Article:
After proposing regulations several months ago, the government now wants to fully ban electronic cigarettes, or e-cigarettes, which are becoming popular in Hong Kong.
In her second annual policy address delivered on Wednesday, Chief Executive Carrie Lam Cheng Yuet-ngor said the government will submit a proposed legislation to ban the importation, manufacture, sale, distribution and advertisement of e-cigarettes and other new smoking products.
The proposed ban is a departure from the government’s previous policy on e-cigarettes. In June, the administration submitted a proposal to the Legislative Council seeking to regulate e-cigarettes and other new tobacco alternatives in order to protect public health.
A study conducted earlier by Hong Kong Baptist University researchers found that smoke from e-cigarettes contains formaldehyde, a carcinogen, and heavy metals that pose danger to health, contrary to manufacturers’ claims that it is only water vapor.
According to Lam, medical professionals, educators, parents and the public in general have expressed concerns about the adoption of a regulatory approach to control e-cigarettes.
They have pointed out that allowing the sale of e-cigarettes with restrictions will not be adequate to protect public health but will have a very negative impact on children and adolescents in particular.
The chief executive said the public may underestimate the harmful effects of such products and eventually support smoking.
After careful deliberation, Lam said, her administration is proposing a full ban on e-cigarettes to protect the health of citizens, especially children and teenagers.
She said smoking among persons aged 15 and above has significantly dropped from over 20 percent in the 1980s to 10 percent at present after the concerted efforts by the government and other stakeholders.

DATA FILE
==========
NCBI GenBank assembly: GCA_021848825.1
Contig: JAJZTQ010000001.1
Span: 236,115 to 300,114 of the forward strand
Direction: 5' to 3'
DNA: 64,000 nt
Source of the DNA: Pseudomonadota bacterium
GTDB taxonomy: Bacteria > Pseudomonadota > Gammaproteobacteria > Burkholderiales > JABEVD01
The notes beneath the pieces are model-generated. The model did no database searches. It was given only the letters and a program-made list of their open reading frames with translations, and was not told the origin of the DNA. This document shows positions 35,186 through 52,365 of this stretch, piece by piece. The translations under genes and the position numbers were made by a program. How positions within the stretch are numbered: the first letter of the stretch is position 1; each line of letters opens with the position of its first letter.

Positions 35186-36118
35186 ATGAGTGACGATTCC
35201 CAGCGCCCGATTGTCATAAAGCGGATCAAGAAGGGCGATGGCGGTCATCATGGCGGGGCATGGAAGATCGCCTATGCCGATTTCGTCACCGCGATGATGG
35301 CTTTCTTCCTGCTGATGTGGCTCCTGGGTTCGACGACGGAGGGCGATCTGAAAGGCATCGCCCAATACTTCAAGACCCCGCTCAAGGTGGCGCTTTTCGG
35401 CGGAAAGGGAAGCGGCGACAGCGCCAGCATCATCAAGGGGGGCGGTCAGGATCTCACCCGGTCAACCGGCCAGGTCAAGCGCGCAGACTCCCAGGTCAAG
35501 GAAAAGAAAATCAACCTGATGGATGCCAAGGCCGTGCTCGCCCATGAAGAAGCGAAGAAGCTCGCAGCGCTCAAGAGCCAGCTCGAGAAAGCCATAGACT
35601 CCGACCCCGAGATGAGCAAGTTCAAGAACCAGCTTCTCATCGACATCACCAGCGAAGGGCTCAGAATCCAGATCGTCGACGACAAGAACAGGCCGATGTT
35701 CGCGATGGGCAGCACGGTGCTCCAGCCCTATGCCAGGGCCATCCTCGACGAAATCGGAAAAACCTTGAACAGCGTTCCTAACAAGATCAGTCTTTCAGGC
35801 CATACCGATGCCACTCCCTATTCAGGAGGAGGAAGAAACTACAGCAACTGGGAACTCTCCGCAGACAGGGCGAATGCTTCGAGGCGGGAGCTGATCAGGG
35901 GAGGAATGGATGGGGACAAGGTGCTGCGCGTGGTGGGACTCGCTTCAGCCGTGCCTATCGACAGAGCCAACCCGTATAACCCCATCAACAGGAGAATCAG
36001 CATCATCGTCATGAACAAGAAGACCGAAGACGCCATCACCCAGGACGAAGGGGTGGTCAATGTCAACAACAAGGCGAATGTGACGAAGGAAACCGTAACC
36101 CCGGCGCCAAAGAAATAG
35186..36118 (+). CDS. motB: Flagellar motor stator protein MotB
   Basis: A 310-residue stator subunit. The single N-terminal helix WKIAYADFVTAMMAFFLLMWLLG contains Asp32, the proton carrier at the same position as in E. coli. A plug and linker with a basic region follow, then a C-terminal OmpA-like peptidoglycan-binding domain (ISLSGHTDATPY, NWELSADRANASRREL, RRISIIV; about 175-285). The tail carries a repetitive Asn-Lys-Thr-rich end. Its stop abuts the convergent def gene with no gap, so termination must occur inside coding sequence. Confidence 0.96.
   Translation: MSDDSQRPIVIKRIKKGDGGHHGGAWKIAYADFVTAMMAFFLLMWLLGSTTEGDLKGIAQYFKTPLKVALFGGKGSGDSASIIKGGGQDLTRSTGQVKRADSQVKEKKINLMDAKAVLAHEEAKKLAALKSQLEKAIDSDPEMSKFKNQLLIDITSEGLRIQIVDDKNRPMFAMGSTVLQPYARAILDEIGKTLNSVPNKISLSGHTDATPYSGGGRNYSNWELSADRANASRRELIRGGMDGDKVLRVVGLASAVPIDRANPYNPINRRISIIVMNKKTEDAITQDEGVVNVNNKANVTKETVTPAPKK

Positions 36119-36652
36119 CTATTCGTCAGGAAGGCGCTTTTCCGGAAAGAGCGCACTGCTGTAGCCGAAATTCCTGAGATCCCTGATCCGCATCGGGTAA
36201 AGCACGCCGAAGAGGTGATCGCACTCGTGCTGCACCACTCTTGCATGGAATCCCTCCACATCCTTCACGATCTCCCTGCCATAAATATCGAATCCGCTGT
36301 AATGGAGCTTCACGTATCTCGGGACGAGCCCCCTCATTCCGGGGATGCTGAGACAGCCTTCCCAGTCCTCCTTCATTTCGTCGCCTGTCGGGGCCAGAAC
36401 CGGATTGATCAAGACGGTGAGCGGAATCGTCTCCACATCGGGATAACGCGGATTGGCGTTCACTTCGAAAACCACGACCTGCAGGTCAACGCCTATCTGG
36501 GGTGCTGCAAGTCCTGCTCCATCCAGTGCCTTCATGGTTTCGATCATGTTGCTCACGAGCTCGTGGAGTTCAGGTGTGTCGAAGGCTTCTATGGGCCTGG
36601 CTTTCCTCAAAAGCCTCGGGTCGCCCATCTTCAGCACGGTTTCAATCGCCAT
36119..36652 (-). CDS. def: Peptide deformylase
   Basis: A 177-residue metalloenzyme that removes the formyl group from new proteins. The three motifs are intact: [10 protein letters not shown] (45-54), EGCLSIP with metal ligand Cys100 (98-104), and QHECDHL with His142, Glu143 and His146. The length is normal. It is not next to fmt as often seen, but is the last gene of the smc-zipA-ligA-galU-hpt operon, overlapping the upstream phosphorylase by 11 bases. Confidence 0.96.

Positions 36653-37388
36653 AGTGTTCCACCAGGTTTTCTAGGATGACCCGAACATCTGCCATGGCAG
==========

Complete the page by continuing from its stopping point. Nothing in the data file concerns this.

The government aims to further reduce the rate to 7.8 percent by 2025.
A government source said the proposed full ban is not a sudden move by the government, adding that it aims to prevent people engaged in businesses related to e-cigarettes from expanding into new markets, the Hong Kong Economic Journal reports.
The ban will take effect after Legco’s approval of the legislation, which will make it illegal for anyone to enter Hong Kong with e-cigarettes.
The Hong Kong Council on Smoking and Public Health, the Hong Kong Academy of Medicine, the Hong Kong Medical Association and other healthcare organizations, as well as the education sector, welcomed Lam’s decision.
Antonio Kwong Cho-shing, the council’s chairman, said the government should also set a timetable to totally ban smoking in Hong Kong, suggesting that it follow the examples of Finland and Ireland, and come up with a series of measures to achieve the goal.
Meanwhile, Factasia.org, a consumer advocacy and consultancy backed by tobacco firms, opposed the e-cigarette ban, saying it would deprive Hong Kong people of their right to choose.
The organization, which operates throughout the Asia-Pacific region, said many developed countries, including the United States, Britain, Germany, Japan and New Zealand, have opted for a partial ban, prohibiting the sale of e-cigarettes to minors, instead of adopting a total ban.
An e-cigarette dealer in Hong Kong who owns three shops said he may suffer a loss of up to HK$1 million if the total ban is approved, adding that he had increased his inventory earlier this year.
Chan Man-fai, chairman of the Hong Kong Vape Association, said a total ban is tantamount to “chopping off the toes to avoid sand worms”, a Cantonese saying for treating the symptoms but not the cause.
He said the proposal, if passed by Legco, would only push the e-cigarette market to go underground.
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